CultureCinema In Posters: Everything Wrong With Laxmmi Bomb

In Posters: Everything Wrong With Laxmmi Bomb

In this series, we take a look at all that's wrong with the upcoming Akshay Kumar starrer Laxmmi Bomb.

Laxmmi Bomb is an upcoming Indian Hindi-language comedy-horror film that features Akshay Kumar, Kiara Advani, Misogyny, Trans-negativity and much more. In the movie, the protagonist character, played by Akshay Kumar, is a person who has been possessed by the ghost of a trans person. The trailer looks like an attempt to cook Bollywood’s age-old recipe of comedy-horror hotchpotch with a handful of poor jokes and massy songs. But this is not just limited to Laxmmi Bomb. The problem is deep-rooted and deserves serious attention. Bollywood’s irresponsible behaviour impacts the lives of queer-trans people. So, here’s is a list of all that’s wrong with Laxmmi Bomb and Bollywood’s representation of queer-trans people.

1. Akshay Kumar Commodifying Marginalised Issues

Be it Mission Mangal, Padman, Toilet-Ek Prem Katha – Akshay Kumar is known to hijack stories of women empowerment. He takes up space and becomes the savior/hero in the film that ideally should have upheld the lived realities of women and their struggles. Now in Laxmmi Bomb, his portrayal of a transfeminine person isn’t only inauthentic but looks caricatured, reduced to only a careless and insensitive act of transness of the character; nothing beyond that. With Laxmmi Bomb he crosses that extra line by hijacking the trans-expression and identities of trans people.

Also read: Laxmmi Bomb’s Trailer Features Akshay Kumar, Kiara Advani, Trans Negativity, Misogyny And Much More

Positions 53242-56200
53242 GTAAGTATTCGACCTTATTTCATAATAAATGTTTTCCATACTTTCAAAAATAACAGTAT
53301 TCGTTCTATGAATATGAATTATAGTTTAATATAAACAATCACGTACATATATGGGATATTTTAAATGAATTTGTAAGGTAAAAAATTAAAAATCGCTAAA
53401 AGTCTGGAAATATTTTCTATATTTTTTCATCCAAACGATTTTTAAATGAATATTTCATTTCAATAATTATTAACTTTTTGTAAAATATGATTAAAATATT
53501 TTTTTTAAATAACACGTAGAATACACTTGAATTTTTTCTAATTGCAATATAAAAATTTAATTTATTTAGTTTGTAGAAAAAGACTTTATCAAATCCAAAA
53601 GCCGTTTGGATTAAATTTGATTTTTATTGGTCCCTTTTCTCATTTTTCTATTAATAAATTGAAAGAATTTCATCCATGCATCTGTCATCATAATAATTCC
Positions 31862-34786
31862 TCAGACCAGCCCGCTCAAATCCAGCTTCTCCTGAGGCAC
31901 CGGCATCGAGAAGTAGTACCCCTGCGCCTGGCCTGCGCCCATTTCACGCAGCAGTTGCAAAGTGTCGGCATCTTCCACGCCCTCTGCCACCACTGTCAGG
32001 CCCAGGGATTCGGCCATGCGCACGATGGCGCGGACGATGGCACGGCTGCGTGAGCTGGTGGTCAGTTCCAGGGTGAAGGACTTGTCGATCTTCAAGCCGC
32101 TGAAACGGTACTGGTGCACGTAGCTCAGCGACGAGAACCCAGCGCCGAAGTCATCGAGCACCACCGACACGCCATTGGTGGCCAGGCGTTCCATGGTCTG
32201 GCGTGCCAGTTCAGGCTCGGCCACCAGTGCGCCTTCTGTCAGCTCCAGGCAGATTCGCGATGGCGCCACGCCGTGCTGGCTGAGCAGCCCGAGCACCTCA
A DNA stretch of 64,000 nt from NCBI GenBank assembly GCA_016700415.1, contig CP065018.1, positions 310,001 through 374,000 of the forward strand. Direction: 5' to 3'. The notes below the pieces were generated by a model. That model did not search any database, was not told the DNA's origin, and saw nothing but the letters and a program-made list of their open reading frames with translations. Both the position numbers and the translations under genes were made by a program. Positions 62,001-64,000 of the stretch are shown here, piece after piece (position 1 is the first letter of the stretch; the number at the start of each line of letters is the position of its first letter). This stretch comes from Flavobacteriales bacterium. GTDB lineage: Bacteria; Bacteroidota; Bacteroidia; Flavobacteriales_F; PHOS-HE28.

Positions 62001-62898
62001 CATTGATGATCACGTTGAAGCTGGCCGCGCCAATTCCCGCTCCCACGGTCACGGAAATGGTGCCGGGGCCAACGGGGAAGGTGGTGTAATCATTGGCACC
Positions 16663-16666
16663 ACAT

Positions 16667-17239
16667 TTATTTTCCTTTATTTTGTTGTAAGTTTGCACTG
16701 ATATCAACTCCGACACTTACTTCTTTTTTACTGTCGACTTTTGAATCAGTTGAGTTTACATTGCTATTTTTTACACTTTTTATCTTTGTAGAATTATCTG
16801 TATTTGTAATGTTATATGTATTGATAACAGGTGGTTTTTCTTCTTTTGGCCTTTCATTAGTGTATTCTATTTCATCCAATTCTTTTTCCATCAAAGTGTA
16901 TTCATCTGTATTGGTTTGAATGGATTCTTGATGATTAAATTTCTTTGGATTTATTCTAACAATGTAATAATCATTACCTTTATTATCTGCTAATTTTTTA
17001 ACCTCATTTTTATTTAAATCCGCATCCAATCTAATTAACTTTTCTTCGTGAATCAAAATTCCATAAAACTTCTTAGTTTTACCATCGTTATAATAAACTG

2. Reinforcing Stereotypes

The film reinforces the stereotypes that the way trans people appear is funny. It is informing the audience that violence, frivolity and fear is the response when you see trans people. Many cis people view trans people as a homogenous group, so their ideas of trans people is often limited to what they see in the media. But this doesn’t stay limited to the screen, it has a direct effect on the real lives of trans people, their mental health, their safety, rejection in family, lack of employment and acceptance as whole individuals.

3. Casting Cis-People for Trans Roles

When a cis actor plays the role of a trans person, the whole conversation all of a sudden becomes about the cis actor. And we don’t get to discuss enough about the trans character, which would have not been the case if trans people were cast. That way the conversation sticks to trans people, their abilities, their struggle and their success and their life. For cis actors, it is merely a challenging role or another character for them with the hope of being acknowledged as a critically acclaimed actor or being drooled by the ‘woke’ fans or a mere ‘experiment.’

Also read: Laxmmi Bomb: When Bollywood Tries Too Hard (And Fails) To Be ‘Woke’

4. Looking at Trans People From the Cis-Gaze

Problematic portrayal of queer-trans people in mainstream media is common. As many such movies are written, directed and acted by cis-hetero people. They look at the marginalised communities from the cis-hetero gaze, and can’t let go of their preconceived perceptions of gender and sexuality. They can only treat trans characters with frivolity and humour. Even honest attempts of portraying queer-trans characters, often fall prey to sensationalising the lives of queer-trans people. Their storyline mostly ends with death, violence, separation, rejection, etc.

The content and concept of this poster series is based on Sudipta Das’ article ‘Laxmmi Bomb’s Trailer Features Akshay Kumar, Kiara Advani, Trans Negativity, Misogyny And Much More’.

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